When 2016 began, the United National Party (UNP) and the Sri Lanka Freedom Party (SLFP), constituents of the “National Unity” government and the country’s two principal parties, were still in the midst of honeymoon. But, as the year went by, the differences between the two began to crop up.
The latest issue that has caused heat within the ruling coalition is the draft Development (Special Provisions) Bill. The legislation has been bitterly criticised by Chief Ministers, mostly belonging to the SLFP. Provincial councils, one after the other, adopted resolutions against the legislation, unmindful of the argument placed by proponents of the legislation that the initiative is meant for hastening development process.
A harried Prime Minister Ranil Wickremesinghe swung into action and held a meeting with a delegation of Chief Ministers last week. He had assured the agitated Chief Ministers that the Bill would not encroach upon subjects coming under the purview of the provincial councils.
Though Dilan Perera, a follower of the President Maithripala Sirisena’s camp in the SLFP and a Deputy Minister, does not view the issue as one concerning only the two parties, he complains about the UNP’s attitude towards his party in governance, especially issues concerning economic affairs, and says “unless the UNP starts treating us respectfully, it will be very, very difficult for the SLFP to get around its party cadres.” “Yes, there are contradictions [within the government]. That is the nature of a coalition,” acknowledges Eran Wickramaratne, another Deputy Minister and a key leader in the UNP, expressing the hope that all the issues would get resolved.
As for the Bill, Mr Wickramaratne says “we are open to suggestions and amendments to the Bill.”
The apparent lack of cohesion is not the only aspect that is affecting the Sirisena-Wickremesinghe government. Chandra Jayaratne, a leading civil society activist, is upset with the regime for not having delivered substantially on its promises in respects of good governance and reconciliation, even though there is “less fear” among people to exercise democratic rights and “much advance” in the areas of freedom of expression and free movement of people across the country. Udaya Gammanpila, a prominent and young face of the Joint Opposition (which supports former President Mahinda Rajapaksa), contends that the popularity of the government is at its lowest ebb. Even on the issue of constitutional reforms, the UNP and the Sirisena camp in the SLFP are having divergent views.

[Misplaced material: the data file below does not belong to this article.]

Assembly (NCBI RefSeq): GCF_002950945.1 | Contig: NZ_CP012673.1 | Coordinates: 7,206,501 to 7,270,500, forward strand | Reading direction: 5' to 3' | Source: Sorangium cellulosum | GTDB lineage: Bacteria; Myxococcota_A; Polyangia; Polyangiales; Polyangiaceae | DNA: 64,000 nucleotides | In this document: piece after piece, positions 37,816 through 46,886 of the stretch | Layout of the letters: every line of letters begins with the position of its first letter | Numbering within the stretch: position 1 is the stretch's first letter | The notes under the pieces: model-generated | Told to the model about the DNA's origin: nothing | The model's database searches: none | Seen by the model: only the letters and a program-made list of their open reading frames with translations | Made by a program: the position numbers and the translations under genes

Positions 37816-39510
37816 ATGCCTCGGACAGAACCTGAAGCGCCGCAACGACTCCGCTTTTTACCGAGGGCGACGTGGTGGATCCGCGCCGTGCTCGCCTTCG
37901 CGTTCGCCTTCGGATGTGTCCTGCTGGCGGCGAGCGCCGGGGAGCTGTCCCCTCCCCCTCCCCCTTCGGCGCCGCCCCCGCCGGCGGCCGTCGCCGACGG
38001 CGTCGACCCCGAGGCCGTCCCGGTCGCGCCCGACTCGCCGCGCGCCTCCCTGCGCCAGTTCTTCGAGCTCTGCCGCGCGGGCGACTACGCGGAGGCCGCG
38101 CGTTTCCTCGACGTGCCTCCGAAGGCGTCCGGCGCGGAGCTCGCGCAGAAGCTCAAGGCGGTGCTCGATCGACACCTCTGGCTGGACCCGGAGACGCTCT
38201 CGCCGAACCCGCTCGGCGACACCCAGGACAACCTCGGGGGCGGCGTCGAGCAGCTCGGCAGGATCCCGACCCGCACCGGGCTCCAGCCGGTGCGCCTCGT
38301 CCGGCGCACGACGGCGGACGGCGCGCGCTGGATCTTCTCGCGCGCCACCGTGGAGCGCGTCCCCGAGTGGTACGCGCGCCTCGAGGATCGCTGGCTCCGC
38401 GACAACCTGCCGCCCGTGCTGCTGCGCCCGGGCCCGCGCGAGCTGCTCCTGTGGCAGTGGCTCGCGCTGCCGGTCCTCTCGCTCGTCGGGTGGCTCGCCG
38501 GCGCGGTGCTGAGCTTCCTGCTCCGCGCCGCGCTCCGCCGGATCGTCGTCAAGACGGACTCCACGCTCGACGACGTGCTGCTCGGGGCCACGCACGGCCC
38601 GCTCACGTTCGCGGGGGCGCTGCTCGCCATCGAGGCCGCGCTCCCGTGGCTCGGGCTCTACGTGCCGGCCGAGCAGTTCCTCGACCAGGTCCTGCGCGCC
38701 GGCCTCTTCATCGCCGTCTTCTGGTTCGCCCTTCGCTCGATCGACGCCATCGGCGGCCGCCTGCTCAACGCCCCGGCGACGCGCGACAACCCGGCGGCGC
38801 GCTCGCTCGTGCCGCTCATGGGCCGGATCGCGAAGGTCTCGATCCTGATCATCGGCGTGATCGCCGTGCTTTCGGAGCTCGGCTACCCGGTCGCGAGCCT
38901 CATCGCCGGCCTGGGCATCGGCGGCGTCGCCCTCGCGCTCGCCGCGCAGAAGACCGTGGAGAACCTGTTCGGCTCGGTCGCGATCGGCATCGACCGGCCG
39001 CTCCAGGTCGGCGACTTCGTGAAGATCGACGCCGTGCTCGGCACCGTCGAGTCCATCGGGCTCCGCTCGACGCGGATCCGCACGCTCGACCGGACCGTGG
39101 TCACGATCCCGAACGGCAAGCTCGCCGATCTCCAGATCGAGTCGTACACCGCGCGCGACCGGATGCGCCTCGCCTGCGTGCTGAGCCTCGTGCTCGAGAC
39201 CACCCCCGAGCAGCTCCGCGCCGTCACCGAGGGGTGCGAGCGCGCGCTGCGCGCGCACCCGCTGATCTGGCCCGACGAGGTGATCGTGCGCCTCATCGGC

While expressing his dissatisfaction over the progress in the issues of return of land, resettlement and housing requirements of Tamils and the establishment of truth and reconciliation commission, R. Sampanthan, Tamil National Alliance (TNA) chief, however, says the attitude and approach of the present government are completely different from its predecessor. “They (the government) have not been totally negative,” he observes.
The TNA is keen on having a new constitution adopted through the proposed referendum. “We do not want to get anything done behind the back of people.”
V. Niranjan, coordinator of the Jaffna Managers’ Forum, (a civil society organisation) says Tamils in the Northern Province, having observed the way Mr Sirisena handled the issues of clash between Tamil and Sinhala students on the Jaffna University campus and the killing of two Tamil students this year, feel that the President is genuinely interested in their welfare and he will deliver a “fair deal” to them.
The year 2017 is going to be crucial not just with regard to the ruling dispensation but also to the country as a whole in view of the submission of an exhaustive report at the United Nations Human Rights Council; elections to three provincial councils and local bodies, and the referendum, says veteran journalist V. Thanabalasingham.